Slipping into a pair of cool cotton undies and a cotton tank may seem like nature's solution to a sticky summer heat wave, but today's fabric is anything but pure.Twenty-five per cent of the world's pesticides are sprayed on cotton fields every year (even though the crop accounts for only 3 per cent of all cultivated land), and commercially grown cotton is one of the most toxic crops around. That translates into a hefty quarter-pound of pesticides for every cotton T in your closet.
With the fabric everywhere you look, you'd think there'd be a raft of studies investigating whether these toxins linger and affect long-term health. Alas, no one really knows.
What is clear, however, is that we end up taking in the cancer-causing chemicals (like cyanide in the U.S. and DDT around the globe) via our food and water supply when the toxins in the fields drift into nearby veggie and fruit farms, forests and rivers.
Once transformed into fabric, another chemical bath awaits the downy cloth in the textile and apparel factories that give it that colour-fast vibrant hue or fire-retardant finish. Formaldehyde, ammonia, silicone waxes and petroleum scours are all added in the final cycle. Remember, Canada doesn't regulate your clothing's chemical processing, and neither do the developing countries that cut, dye and stitch your cotton into the perfect fit.
In Mexico, the deep indigo that gives your jeans that special shade of blue also runs through the creeks and rivers surrounding the sweatshops that stitch them up.
For a growing number of consumers who have allergies to the chemicals or who worry about long-term health issues both for themselves and the fieldworkers who pick the stuff, seeking out organic fibres is the only answer.
Organic cotton and hemp are both great alternatives, but be careful when you're buying cotton labelled "green." Though the processing of such products is said to be chlorine-, dye- and formaldehyde-free, conventionally grown cotton is used as the base fabric.
And unlike organic products, which go through a certification process, green products are completely unregulated. Even organic products are, as of yet, unregulated when it comes to factory processing. So whether you're buying organic or not, it's a good idea to wash all new clothing with natural detergents before wearing it.
what the experts say"There are chemicals used on cotton that are banned from use on food crops, but these are making their way through the food chain through cotton feed, going completely unregulated and unchecked. We don't know what the ramifications are. There are cancer clusters around agricultural areas intensive with cotton, but scientists say they can't prove anything."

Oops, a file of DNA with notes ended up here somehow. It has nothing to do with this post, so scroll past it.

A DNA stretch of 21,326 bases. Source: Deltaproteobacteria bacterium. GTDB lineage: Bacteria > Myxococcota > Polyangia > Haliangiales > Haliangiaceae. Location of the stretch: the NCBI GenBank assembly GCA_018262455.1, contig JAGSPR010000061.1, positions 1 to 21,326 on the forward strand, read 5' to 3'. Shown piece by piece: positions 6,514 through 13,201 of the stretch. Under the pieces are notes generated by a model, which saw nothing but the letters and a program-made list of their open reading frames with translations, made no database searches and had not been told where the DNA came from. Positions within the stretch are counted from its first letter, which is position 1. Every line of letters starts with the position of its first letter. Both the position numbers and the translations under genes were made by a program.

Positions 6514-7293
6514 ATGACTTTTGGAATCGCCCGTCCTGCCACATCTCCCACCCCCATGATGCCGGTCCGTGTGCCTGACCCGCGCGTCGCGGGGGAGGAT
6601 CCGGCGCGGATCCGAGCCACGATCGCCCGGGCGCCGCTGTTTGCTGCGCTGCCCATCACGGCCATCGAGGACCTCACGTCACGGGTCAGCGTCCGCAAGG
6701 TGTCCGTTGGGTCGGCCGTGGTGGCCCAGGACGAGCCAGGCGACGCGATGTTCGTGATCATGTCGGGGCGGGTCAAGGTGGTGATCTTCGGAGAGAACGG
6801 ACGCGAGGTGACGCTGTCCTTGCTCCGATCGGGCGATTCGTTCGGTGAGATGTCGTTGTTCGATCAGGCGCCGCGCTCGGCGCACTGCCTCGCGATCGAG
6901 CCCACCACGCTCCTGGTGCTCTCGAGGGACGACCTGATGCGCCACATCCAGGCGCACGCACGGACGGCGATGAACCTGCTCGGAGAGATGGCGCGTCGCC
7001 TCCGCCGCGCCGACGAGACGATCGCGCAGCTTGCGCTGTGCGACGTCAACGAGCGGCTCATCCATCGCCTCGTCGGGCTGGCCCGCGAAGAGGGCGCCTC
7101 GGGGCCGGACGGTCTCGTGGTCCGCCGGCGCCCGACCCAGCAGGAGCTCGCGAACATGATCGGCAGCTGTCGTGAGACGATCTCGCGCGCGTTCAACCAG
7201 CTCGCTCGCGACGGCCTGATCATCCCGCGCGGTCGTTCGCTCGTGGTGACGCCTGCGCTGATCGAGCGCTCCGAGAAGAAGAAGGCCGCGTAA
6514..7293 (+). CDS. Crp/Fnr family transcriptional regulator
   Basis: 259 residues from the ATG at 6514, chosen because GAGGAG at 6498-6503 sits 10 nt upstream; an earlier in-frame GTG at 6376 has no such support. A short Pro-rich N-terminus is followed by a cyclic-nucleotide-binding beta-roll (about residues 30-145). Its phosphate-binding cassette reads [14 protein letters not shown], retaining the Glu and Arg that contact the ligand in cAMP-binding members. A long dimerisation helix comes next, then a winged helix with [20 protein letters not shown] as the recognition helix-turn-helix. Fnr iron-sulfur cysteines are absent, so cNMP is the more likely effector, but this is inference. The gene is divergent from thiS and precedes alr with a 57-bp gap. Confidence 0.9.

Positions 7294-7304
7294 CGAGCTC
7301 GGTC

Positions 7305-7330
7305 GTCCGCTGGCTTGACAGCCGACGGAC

LYNDA GROSE, Sustainable Cotton Project, California
"Because cotton is supposed to be a safe material, most doctors seeing patients with hypersensitivity, like hives or itchiness, would prescribe creams when patients should (instead) switch to organic cotton or hemp. People think of cotton as the safe thing to wear if they have bladder infections or yeast, but a lot of that could be hypersensitivity to pesticides and dyes."
MASINA WRIGHT, naturopath
"The danger of using genetically engineered cotton is horizontal gene transfer. Many cotton crops have antibiotic-resistant genes. Those can be passed to bacteria in the guts of animals through cotton-seed feed, and antibiotic-resistant genes can be passed on through human guts. Monsanto's cotton has a gene that's resistant to treatments for gonorrhea and TB. I'm really worried about this cotton when it's used for babies and for women in tampons and sanitary napkins."
MAE-WON HO, geneticist and biophysicist with the UK's Institute of Science in Society
"U.S. cotton farmers may grow only biotechnology-enhanced cotton types that have been approved by federal authorities. They have determined that these insect-protected and herbicide-tolerant cottons pose no threat to consumers, plants, animals or the environment."
COTTON COUNCIL INTERNATIONAL
"The average person spends most of his or her life wearing cotton clothing and sleeping on cotton sheets, increasing their exposure to chemicals and endangering their health. Most of (our customers) cannot wear conventionally grown cotton due to sensitivities and/or allergies to the chemicals. Therefore, they must choose to wear organic cotton."
ROB GRAND, Grassroots Environmental Products
"There are no chemical-based regulations on cotton apparel, except that cotton textiles treated at the manufacturers level to impart certain desired properties, like fire-retardant or wrinkle-retardant, would say "Wash before wearing.'"
ANDREW SWIFT, Health Canada
"Many khakis have some wrinkle resistance (using formaldehyde) applied to them, but they don't have a "Wash before wearing' label. I don't believe there is a widely accepted risk to people's health. If consumers wanted it, then any voluntary standards around dyes and chemicals used in processing could potentially be made mandatory."
BOB KIRKE, Canadian Apparel Federation
"People with chemical sensitivities could react to Kleenex or tampons with rashes, poisoning symptoms, diarrhea or brain fog. I use the biomagnetic energy of the allergen and introduce it to patients' systems. In 25 hours any symptom disappears, and after that the patient can use the cotton without reacting."
DANIEL RAD, acupuncturist and naturopath